4K ULTRA HD BLU-RAY REVIEW:
Street Date 4/5/22;
Box Office $45.43 million;
$29.99 DVD, $35.99 Blu-ray, $43.99 UHD BD;
Rated ‘PG-13’ for violence, some bloody images, and sexual material.
Stars Kenneth Branagh, Gal Gadot, Armie Hammer, Rose Leslie, Emma Mackey, Tom Bateman, Annette Bening, Russell Brand, Ali Fazal, Dawn French, Jennifer Saunders, Sophie Okonedo, Letitia Wright.
The end of the 2017 adaptation of Agatha Christie’s Murder on the Orient Express featured famed fictional Belgian detective Hercule Poirot (Kenneth Branagh) summoned to Egypt to handle another murder case, seemingly teasing Christie’s Death on the Nile as a potential sequel.
Well, Branagh does return as Poirot and as director for Death on the Nile, but it ends up not following up on that tease. Instead, it’s three years later, 1937 (the year Christie released Nile, incidentally), and Poirot is mentioned as having solved that case in Egypt, which ends up being unrelated to the new storyline.
After beginning with a flashback to World War I that depicts an origin story for Poirot’s famous mustache, the film finds the detective returning to Egypt for a bit of a vacation, where he ends up as a guest to the wedding party of Linnet and Simon (Gal Gadot and Armie Hammer). The couple have invited some friends on a swanky cruise down the Nile, and enlist the aid of Poirot in keeping an eye on Jackie (Emma Mackey), Simon’s former fiancée who has taken to stalking the couple out of jealous rage for being spurned for the wealthier Linnet.
When a string of murders do take place onboard the ship, Poirot is hard-pressed to stop them, though he is keen on solving them, which does beg the question of why the killers insist on continuing with their plans even knowing that a world-class sleuth is accompanying them and he always solves the case. Maybe they’re just masochistic for the challenge of stumping him.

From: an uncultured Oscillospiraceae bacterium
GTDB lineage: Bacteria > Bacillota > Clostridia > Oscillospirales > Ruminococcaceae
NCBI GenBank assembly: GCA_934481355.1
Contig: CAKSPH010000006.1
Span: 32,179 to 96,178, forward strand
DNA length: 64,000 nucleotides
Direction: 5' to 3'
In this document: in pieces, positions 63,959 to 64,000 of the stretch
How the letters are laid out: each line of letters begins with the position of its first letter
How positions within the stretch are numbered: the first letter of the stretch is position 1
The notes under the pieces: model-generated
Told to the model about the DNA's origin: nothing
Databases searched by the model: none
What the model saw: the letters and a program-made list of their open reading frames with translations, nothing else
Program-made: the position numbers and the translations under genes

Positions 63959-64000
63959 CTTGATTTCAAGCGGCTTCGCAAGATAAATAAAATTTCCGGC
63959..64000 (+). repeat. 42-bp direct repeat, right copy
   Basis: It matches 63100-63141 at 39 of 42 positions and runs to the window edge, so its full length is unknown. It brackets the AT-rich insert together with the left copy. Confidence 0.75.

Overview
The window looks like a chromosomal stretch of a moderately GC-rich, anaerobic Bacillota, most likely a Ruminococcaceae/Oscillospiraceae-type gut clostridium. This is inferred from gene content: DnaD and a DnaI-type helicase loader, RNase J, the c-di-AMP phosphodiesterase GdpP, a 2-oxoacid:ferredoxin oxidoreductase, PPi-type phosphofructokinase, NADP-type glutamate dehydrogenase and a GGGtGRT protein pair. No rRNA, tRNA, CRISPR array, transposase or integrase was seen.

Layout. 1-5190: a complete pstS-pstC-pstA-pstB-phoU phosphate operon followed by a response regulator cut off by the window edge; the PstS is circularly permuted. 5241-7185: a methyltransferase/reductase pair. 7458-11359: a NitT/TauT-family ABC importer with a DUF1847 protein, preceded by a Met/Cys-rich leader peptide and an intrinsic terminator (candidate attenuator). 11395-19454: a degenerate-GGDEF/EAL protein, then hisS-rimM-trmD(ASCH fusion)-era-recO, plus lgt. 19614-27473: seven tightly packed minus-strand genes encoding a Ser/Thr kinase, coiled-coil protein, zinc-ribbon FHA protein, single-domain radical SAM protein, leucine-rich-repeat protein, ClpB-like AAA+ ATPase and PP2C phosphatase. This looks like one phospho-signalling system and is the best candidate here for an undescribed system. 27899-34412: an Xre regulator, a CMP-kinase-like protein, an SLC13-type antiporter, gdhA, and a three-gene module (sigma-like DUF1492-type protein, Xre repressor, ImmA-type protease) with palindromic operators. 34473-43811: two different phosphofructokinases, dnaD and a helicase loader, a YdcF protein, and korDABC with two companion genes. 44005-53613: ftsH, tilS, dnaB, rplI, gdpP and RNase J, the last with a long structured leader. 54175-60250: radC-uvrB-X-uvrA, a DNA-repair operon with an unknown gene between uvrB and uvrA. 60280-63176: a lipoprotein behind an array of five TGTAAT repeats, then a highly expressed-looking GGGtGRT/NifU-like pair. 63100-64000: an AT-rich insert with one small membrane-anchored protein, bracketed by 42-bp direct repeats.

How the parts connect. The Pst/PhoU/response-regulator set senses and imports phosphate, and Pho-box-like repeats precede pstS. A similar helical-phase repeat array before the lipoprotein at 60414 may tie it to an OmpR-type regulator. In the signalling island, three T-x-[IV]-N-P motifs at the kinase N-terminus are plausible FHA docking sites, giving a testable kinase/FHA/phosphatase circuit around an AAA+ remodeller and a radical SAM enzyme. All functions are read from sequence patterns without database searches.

Anyway, Branagh and screenwriter Michael Green have tweaked the source material a bit to give the story a more modern feel despite its period setting, swapping the race and gender of a few characters, such as making the romance novelist character from the book into a touring jazz singer and budding love interest for Poirot.
Beautifully shot and visually exquisite on HD and Ultra HD displays, Branagh imbues the film with an impeccable sense of style, staying true to the spirit of the original novel while peaking behind the mustache at what makes Poirot tick.
The Blu-ray includes nearly 40 minutes of behind-the scenes featurettes that offer some good insights into the making of the film. The 15-and-a-half-minute “Death on the Nile: Novel to Film” examines the collaboration between the filmmakers and Christie’s estate to bring the latest adaptation of her book to life, while the six-minute “Agatha Christie: Travel Can Be Murder” takes a look at some of Christie’s inspirations for setting the book in Egypt. “Design on the Nile” is an 11-minute featurette about the creation of the costumes and sets for the film, highlighted by a tour of the river yacht at the center of the story. The five-and-a-half-minute “Branagh/Poirot” focuses on Branagh’s talents as a director while also starring in the film.
Rounding out the extras are eight deleted scenes that are pretty interesting and run about 10 minutes in total.